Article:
She is not thinking about you. Why are you still stuck about her?
 
Old 08-12-2015, 09:38 AM
 
4,761 posts, read 11,828,065 times
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A letter (or texting) is a written record!

You are safer calling on the phone or saying something verbally. Then you could later deny it if they claimed you threatened them or said something else which was illegal.

If you must send a letter, I would recommend letting a lawyer read it first, then if there is anything you can get in trouble for, he/she would point that out and you could edit it.

Better yet would be to discuss what your previous boss did to you with a lawyer, then have the lawyer write a letter to HER boss pointing out this inappropriate behavior. It would NOT look good for her boss to receive such a letter and even worse coming from a lawyer! That could get her into some very hot water.
 
Old 08-12-2015, 12:57 PM
 
1,110 posts, read 895,264 times
Reputation: 2290
Quote:
Originally Posted by convextech View Post
I don't know if you can get in legal trouble, but it can make you look like a jerk and your letter can be passed around to former coworkers and future employers. Everybody has bad bosses, but most of us don't go around blaming them for causing us PTSD. Do yourself a favor and keep talking to your counselor, and get over it.
Quote:
Originally Posted by cheesenugget View Post
I know how you feel. My last job did the same thing, except my boss was the bully. What is supposed to be an easy task always turns out to a complicated matter because we were all worried about what she thinks of it. Should I schedule her appointment at this restaurant that is 5 minutes away or the other one that she likes to go to? What if she got sick of pasta this week? Fyi, I was working for a law firm, not a personal assistant. Did we at least keep some bottles of water for her? Is 30 minutes long enough for a simple motion hearing? Too long? If you can't read her mind, you get yelled at. She also pits employees against one another by making fun of them behind their backs, subtle comments to spread rumours, checking your facebook and make smarky remarks that has nothing to do with her to you the next morning. Other employees feed off her personality and they too try to mimick her. Walking on egg shells was an understatement...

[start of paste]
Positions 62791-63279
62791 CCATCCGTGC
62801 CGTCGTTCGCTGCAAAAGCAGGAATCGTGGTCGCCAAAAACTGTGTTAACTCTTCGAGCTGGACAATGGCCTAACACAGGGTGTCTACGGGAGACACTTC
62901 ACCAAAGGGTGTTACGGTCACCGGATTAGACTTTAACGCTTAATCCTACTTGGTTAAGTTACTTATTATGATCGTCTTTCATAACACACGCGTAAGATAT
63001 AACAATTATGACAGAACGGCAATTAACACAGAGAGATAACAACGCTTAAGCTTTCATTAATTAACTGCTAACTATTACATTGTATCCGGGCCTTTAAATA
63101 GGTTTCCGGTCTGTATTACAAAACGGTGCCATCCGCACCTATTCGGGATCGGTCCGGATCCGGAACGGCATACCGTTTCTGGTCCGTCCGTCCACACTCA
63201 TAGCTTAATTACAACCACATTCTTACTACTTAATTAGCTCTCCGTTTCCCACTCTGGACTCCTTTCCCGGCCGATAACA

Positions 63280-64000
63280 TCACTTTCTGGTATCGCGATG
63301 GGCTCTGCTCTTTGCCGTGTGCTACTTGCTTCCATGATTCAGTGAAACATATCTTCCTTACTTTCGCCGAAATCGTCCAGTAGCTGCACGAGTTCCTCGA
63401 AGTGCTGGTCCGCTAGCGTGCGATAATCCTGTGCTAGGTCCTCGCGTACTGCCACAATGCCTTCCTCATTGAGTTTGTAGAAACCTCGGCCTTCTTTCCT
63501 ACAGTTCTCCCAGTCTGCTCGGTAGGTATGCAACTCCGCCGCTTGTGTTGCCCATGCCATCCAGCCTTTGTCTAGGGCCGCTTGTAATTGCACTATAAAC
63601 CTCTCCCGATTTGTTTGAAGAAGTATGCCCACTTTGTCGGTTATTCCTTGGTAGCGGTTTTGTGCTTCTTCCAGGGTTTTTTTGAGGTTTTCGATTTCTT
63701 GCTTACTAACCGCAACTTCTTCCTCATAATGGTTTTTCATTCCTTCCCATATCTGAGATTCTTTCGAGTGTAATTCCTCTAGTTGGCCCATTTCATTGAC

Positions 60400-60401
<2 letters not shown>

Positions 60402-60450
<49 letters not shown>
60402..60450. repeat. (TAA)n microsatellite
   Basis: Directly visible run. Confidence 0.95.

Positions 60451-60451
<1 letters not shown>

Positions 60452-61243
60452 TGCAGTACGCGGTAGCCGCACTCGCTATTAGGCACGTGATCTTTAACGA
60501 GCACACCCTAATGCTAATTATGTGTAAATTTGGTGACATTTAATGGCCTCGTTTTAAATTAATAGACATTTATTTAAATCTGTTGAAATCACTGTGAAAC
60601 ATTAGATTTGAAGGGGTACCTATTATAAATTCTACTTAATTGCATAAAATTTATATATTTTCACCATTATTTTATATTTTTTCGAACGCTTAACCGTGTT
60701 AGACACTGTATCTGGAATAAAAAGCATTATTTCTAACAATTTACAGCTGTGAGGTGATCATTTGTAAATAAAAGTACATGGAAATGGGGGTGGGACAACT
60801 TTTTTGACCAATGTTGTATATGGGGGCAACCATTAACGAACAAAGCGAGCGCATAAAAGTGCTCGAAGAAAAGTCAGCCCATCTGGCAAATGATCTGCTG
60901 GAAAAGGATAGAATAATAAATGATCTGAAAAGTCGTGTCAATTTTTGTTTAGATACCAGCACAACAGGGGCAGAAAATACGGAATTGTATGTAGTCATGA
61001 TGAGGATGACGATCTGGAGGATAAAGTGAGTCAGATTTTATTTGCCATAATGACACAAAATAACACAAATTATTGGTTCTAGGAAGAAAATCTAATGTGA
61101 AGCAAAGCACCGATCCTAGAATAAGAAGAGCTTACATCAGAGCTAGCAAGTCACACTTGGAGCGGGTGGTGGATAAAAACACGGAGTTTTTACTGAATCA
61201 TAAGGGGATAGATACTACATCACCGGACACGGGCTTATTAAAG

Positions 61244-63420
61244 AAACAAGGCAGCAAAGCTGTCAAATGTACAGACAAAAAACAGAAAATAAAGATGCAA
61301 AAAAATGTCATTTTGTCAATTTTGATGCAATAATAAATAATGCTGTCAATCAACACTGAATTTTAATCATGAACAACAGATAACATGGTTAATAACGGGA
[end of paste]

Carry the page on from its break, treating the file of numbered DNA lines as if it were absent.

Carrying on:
Nonetheless, I wouldn't categorize it as PTSD. I got a new job, loving my new job, and life goes on. PTSD is a disease that cripples you. Even with therapy, it's a struggle to live with the fear, the nightmares, the horrible visions and thoughts. My husband was a former marine. He went to Afghanistan years ago and he still struggles trying to live a normal life. Our dog had helped him significantly to keep him calm and focused.

The letter that you wrote will be read, mocked, laughed at, and shared by the person you are trying to forgive. Do not send the letter. Writing helps but to send it will serve no purpose but to further aggravate the situation. She cannot sue you for not liking her, but she can if you listed confidential information or character defamation that caused her to lose her job or other damages.

She is not thinking about you. Why are you still stuck about her?
Thank you both for your insightful advice. I think I'll take it and not send the letter.
You're both right, the letter won't have any impact. I'll just wait for Karma

I shared too much information. I just should have asked the question and left it at that without any explanation.

I was diagnosed in February with PTSD by my M.D. after I was taken by ambulance from a Med-Xpress to the ER and it did cripple me for 3 years. I tried to get help from counselors that obviously don't keep up with their continuing education in their field. I'm one of those people that have had a lot of trauma in my life, but I've always been able to cope. I'm 58 and I have had bad bosses. I've been a boss 4 times in my life and never treated any of my employees with anything but respect. The place I go to specializes in PTSD. Although something else sent me there, they treated me for workplace bullying first because it was disabling. For all the crap I've been through in life, I've never blamed anyone except this time and I don't consider myself a victim either.

And since your husband has PTSD, that should answer your question as to why I'm still thinking about it. I'm in counseling and healing from it and will learn to keep the triggers under control.

PTSD isn't just for the military or victims of tragedies like 911. If you're that interested or doubt me you can check out the Workplace Bullying Institue. The founder's wife was a Psychologist that was bullied to the point of PTSD. It happens.